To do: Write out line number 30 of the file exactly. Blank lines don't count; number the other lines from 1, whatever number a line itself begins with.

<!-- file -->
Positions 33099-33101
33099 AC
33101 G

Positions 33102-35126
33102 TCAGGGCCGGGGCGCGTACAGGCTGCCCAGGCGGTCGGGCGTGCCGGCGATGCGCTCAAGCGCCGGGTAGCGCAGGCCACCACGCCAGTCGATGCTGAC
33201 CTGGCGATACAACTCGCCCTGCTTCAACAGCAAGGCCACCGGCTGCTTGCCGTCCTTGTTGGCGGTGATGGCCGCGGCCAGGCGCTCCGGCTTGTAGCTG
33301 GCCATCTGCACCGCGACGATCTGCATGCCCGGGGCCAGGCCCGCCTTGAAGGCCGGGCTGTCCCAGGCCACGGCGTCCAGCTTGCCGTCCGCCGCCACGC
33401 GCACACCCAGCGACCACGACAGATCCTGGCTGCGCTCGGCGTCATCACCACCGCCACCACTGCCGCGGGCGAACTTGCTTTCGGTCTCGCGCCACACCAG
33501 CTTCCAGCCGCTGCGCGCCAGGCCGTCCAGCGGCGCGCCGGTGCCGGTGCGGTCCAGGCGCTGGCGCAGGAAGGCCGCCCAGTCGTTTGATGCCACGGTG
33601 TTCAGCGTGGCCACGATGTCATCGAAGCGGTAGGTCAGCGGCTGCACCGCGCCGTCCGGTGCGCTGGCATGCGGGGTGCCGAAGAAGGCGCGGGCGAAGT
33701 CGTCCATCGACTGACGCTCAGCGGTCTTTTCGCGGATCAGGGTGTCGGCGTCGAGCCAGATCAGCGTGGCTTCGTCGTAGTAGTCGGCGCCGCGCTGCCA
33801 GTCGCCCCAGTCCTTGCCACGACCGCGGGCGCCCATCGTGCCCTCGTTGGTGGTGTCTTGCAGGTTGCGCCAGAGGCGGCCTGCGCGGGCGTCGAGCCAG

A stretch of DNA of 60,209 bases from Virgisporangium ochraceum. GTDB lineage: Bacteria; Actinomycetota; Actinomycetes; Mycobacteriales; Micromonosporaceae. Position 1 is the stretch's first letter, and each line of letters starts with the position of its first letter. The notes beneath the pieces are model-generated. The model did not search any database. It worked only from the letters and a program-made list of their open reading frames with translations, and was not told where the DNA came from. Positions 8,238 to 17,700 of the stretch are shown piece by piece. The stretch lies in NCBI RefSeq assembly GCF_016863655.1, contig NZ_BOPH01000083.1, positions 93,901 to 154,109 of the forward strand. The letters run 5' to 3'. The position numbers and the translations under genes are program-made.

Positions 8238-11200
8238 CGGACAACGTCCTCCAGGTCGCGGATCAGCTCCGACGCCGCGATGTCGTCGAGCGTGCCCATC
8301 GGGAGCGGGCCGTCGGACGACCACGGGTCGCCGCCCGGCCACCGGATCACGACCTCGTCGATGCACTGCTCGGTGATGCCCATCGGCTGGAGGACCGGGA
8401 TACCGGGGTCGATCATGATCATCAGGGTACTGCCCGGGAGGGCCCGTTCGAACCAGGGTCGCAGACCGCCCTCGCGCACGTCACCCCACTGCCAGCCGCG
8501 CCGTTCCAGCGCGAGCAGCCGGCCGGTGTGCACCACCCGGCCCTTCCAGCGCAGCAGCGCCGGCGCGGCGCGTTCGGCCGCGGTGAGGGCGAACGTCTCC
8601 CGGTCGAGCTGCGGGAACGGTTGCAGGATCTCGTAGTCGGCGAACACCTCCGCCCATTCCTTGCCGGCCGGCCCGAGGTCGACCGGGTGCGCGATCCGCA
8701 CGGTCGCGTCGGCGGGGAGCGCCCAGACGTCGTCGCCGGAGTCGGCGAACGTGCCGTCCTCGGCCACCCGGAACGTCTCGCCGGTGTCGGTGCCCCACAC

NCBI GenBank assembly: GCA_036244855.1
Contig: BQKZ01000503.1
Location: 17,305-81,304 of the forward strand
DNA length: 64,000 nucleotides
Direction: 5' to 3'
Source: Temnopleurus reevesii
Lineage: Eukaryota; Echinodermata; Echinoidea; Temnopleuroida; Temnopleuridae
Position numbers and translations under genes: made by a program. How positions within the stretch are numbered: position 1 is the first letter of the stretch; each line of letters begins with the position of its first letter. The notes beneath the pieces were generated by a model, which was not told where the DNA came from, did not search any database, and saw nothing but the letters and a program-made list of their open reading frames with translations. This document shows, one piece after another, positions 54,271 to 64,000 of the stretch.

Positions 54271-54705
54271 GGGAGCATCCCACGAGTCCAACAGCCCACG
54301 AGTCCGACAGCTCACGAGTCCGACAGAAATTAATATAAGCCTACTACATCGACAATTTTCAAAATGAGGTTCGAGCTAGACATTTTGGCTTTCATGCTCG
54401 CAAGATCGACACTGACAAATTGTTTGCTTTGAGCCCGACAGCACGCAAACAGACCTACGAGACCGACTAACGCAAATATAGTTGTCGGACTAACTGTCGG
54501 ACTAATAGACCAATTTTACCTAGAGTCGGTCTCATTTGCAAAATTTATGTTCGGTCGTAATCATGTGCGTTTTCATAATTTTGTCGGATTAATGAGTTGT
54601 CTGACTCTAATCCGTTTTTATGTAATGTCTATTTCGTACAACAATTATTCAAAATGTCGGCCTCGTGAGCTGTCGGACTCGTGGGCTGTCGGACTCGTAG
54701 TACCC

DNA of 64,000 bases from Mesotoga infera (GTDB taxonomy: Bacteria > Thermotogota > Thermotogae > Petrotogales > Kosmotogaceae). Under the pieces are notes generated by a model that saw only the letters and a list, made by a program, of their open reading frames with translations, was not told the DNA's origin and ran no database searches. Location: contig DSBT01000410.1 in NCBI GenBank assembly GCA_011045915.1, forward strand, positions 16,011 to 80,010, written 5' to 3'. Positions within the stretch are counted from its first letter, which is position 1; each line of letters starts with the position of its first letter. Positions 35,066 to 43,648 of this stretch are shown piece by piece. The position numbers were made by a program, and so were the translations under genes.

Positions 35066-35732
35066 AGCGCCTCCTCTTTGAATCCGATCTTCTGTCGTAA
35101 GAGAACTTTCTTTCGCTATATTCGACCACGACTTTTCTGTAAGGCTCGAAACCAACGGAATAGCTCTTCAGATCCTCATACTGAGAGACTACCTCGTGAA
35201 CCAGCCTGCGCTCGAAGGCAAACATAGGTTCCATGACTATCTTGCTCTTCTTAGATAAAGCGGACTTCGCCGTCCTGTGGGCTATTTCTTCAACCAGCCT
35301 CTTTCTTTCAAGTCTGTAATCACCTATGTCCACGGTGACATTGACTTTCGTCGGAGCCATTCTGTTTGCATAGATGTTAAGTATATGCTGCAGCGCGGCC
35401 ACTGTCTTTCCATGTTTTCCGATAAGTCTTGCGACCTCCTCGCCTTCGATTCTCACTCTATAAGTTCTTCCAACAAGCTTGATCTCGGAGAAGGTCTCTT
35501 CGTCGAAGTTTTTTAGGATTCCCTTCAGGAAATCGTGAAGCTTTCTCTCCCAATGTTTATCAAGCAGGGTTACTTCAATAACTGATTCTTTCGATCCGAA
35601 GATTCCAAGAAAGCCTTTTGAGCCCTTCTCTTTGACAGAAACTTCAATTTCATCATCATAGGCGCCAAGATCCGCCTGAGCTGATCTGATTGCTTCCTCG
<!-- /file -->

54271 GGGAGCATCCCACGAGTCCAACAGCCCACG